A well plotted mystery full of surprises, taking place in the unusual setting of 1833 New Orleans, in the Creole community. All sorts of fascinating glimpses into issues of race and culture of the time. Protagonist Benjamin January is himself a mystery, one who doesn't quite get solved in one book.
Hambly is best known for her vampire novels. This one introduces an interesting, engaging protagonist "of color", Benjamin January, and weaves the struggles of an educated, cosmopolitan African-American man at a time when such individuals were extremely rare, along with a heaping helping of voodoo-laced mystery and societal intrigue. A cut above the usual.
Vikki C. (Vikki) reviewed A Free Man of Color (Benjamin January, Bk 1) on
I first read Fever Season and enjoyed it so much that I went back and started at the beginning with this book. As fresh a book as when it first came out and well worth starting this series at the beginning!
This book starts a terrific series about a freed slave who, after training as a surgeon in Paris, returns to New Orleans in 1833. Barred from practicing medicine because of his color, Benjamin January makes his living playing and teaching piano for the wealthy white planters. Excellent research creates a solid foundation for this series of murder mysteries in which New Orleans history plays a critical role.
I love Barbara Hambly, and this book was just moving. It has everything Ms Hambly is famous for and then some. A beautiful read in a era that was mysterous in it's own. Southern mystery is all i have to hear and i'm on it. This is part of a series, but the book stands alone beautifully. Just one read of Ms. Hamnly's and you will be hooked. Slaves is the south is the era, which makes for history with mystery, death and suspense makes for a perfect read.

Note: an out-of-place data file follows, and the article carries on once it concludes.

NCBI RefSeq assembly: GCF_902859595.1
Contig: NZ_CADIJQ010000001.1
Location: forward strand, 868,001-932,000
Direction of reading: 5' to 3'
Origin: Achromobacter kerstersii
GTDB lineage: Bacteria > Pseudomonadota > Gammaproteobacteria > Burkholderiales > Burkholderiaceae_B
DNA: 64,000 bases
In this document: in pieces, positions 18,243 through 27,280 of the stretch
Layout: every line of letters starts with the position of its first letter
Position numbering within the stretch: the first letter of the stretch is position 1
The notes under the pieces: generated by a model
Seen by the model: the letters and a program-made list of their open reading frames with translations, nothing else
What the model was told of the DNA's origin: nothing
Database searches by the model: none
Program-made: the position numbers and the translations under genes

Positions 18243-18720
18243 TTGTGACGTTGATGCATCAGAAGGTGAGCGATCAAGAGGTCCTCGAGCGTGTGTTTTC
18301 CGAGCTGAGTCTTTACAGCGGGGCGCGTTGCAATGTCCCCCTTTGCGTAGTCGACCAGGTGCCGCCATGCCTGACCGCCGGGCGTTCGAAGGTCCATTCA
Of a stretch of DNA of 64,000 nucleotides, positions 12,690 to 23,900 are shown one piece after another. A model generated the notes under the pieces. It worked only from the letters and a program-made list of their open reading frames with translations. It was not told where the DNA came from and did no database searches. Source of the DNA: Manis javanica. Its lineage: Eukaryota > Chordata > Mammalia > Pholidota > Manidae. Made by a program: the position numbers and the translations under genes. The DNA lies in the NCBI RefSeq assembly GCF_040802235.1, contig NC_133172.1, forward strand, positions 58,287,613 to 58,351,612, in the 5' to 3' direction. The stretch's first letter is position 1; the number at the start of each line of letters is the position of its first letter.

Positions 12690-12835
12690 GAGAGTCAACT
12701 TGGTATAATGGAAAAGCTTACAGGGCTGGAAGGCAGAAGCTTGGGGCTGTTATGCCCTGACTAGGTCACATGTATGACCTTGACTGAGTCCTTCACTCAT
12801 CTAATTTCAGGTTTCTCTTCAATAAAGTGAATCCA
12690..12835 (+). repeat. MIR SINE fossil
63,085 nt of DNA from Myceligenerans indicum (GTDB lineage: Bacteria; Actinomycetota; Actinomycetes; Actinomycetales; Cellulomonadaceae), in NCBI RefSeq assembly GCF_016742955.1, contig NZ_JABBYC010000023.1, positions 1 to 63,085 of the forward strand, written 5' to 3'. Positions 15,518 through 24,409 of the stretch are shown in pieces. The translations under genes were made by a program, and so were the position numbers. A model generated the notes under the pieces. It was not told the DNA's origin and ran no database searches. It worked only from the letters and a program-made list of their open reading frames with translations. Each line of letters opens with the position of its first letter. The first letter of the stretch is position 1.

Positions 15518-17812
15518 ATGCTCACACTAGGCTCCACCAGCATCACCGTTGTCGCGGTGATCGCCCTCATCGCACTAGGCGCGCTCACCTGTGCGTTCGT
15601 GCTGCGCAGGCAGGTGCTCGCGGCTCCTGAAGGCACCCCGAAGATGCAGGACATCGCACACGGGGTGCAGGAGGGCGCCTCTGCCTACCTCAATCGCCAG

This series is excellent. If you enjoy historical fiction set in 1800 US you will enjoy this series. Ms. Hambly does an excellent job with her character development and desctition of the time. You really feel like you understand the time period. Good mystery as well. I highly recommend.
A Free Man of Color is set in New Orleans in 1833. A free black man of mixed race, he obtained his skills as a physician in France. However, after his beloved wife dies, he returns home where his life as a surgeon is over because of his color. He makes his living through music, playing the piano with talent and skill in various sites and teaching the children of those whose status is above his own.
This tale begins during Mardi Gras when a woman is murdered at a ball where Benjamin is playing. Hoping to help a former student, he confronts the woman only to be rebuffed. However, because of his color he is seen by many and becomes the key suspect. To clear his name he searches for those who were at the ball when the murder was committed and works to find the motive. He is beaten, his papers destroyed and told he will be sold as a slave regardless of his free man status. Becoming acqainted with a white detective charged with finding the murderer, Benjamin is told must find solid proof of who the murderer is in order to free his name.
The author's research is extensive as she describes the culture of the times and the deep divisions based on color and parentage. Race, gender and class form insurmountable divisions among members of the city. Even his own mother avoids Benjamin because of how society views those as black as he is.
Many white slave owners have coloured mistresses which he puts in her own home whom he visits frequently. Scenes at the ball show men moving from a ball attended by their mistresses to one nearby attended by their wives and other relatives. The murdered woman is one such mistress but who killed her and why? This is a well drafted mystery with excellent period background.
1833, Mardi Gras, Benjamin January, a Creole physician and music teacher, is playing piano at the Salle d'Orleans when the evening's festivities are interrupted by murder. What follows is a great tale of the south and color and murder.